Case Studies:Case study 38
 Early brass in the ancient Near East
Christopher P. Thornton & Christine B. Ehlers
The early brass production in the Near East lacks reliable data in support of the position that the production of pre-1st millennium BC high-zinc copper alloys was part of an informed, deliberate process employed by metalsmiths. The results of analyses conducted on samples from excavated materials provide evidence for earlier and more widespread intentional brass-making than has been available heretofore. The data indicate that high-zinc copper-base alloys were used to fashion artefacts found in mid-2nd millennium BC contexts at the sites of Tepe Yahya and Nuzi.
A brass bracelet fragment was covered by an even yellow-green patina, with one end having been more heavily corroded. X-radiography of this object showed that the modern corrosion surface does not mimic the original shape of the metal, which was of uniform thickness throughout (about 4 mm). A transverse section of the bracelet revealed a large stress fracture in the centre of the object that runs longitudinally through the length of the object. The metal itself, which contains roughly 19.4 weight percent zinc and 0.86 weight percent lead, has a bright golden hue and contains a number of inclusions determined by (electron microprobe analysis) to be zinc sulphide and lead inclusions. Etching with alcoholic ferric chloride and potassium dichromate revealed fairly equiaxed grains containing annealing twins, with smaller grains toward the outer edge and larger grains along the fracture and centre of the object. This, along with the absence of strain lines, indicates the final step in production was an annealing episode. The fact that this object was not work-hardened as a final manufacturing step suggests it was decorative rather than utilitarian, and likely a bracelet.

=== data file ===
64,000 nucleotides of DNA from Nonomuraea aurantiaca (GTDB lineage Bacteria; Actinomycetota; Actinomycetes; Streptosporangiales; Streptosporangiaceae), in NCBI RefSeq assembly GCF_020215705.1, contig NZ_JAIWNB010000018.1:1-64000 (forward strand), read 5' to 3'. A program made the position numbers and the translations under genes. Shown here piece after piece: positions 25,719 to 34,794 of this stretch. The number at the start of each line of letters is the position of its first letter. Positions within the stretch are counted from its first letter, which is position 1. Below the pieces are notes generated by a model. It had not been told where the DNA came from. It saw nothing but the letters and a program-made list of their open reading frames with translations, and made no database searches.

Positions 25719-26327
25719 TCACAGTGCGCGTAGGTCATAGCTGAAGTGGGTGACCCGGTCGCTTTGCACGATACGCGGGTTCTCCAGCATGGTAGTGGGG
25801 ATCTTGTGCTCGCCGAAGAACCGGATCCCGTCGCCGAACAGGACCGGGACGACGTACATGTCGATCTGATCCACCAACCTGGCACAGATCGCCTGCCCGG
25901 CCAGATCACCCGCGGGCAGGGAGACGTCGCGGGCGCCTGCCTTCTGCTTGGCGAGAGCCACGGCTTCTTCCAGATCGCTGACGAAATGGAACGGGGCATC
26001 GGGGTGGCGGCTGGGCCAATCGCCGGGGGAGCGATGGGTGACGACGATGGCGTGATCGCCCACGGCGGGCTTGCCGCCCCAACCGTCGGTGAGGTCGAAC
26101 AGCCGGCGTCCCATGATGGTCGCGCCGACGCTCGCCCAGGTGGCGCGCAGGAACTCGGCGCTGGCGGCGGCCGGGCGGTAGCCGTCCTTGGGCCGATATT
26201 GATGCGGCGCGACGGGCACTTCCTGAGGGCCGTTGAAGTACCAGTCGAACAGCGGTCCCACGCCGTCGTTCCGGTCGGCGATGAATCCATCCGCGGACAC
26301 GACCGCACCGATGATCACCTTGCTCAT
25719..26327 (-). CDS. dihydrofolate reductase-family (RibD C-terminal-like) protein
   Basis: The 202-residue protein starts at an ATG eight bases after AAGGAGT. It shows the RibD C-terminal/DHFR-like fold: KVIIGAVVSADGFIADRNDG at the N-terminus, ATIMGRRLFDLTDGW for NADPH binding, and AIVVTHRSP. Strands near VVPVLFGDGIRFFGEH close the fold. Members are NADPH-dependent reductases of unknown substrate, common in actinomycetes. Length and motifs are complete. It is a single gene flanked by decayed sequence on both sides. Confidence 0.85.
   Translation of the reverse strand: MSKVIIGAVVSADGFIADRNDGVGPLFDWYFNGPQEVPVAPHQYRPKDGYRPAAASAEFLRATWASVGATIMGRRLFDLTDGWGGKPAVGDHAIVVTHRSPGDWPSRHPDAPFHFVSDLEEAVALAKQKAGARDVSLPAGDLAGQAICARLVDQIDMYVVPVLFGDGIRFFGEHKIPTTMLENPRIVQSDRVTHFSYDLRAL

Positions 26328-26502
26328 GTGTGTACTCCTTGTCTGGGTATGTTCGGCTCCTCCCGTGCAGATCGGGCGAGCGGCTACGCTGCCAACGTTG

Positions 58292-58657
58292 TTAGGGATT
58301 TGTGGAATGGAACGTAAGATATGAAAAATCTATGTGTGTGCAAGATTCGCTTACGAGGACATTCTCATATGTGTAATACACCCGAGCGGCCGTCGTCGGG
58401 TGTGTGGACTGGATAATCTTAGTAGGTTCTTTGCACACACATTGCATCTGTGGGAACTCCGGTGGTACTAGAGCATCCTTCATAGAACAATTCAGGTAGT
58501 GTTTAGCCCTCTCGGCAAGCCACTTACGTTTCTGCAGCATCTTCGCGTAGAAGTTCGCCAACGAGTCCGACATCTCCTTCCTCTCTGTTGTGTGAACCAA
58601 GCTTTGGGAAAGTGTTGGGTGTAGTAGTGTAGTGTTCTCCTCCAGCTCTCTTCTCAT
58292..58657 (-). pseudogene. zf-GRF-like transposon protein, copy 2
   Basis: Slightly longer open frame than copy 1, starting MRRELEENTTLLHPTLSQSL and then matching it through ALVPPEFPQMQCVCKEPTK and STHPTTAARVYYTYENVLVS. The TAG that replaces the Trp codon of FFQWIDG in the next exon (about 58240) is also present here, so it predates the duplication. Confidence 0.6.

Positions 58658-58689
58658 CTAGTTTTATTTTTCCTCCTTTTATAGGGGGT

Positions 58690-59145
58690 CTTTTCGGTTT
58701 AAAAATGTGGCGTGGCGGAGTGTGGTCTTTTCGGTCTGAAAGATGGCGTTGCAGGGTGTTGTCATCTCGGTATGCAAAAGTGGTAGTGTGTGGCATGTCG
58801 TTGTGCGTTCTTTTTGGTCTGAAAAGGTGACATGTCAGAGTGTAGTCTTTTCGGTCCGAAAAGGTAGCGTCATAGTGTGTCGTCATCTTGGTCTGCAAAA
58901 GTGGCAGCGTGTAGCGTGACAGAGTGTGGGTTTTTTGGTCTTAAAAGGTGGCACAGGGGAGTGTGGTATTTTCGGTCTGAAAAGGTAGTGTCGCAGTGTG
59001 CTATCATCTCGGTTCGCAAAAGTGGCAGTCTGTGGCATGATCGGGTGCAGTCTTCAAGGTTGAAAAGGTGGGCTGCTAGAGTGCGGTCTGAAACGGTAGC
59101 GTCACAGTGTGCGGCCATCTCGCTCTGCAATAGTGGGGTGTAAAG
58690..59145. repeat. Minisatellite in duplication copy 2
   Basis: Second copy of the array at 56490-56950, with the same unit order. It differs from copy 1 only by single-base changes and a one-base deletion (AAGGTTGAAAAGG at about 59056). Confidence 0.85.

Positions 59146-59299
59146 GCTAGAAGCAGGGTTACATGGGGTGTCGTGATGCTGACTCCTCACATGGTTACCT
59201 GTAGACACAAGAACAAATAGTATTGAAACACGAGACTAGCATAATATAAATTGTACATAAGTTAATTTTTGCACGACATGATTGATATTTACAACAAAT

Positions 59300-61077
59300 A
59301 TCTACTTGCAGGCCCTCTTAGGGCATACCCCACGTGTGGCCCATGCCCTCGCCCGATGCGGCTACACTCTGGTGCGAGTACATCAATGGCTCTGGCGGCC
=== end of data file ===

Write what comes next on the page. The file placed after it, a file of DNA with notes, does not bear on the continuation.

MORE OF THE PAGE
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Keywords: Near East, Tepe Yahya, Bronze Age, X-radiography, electron microprobe analysis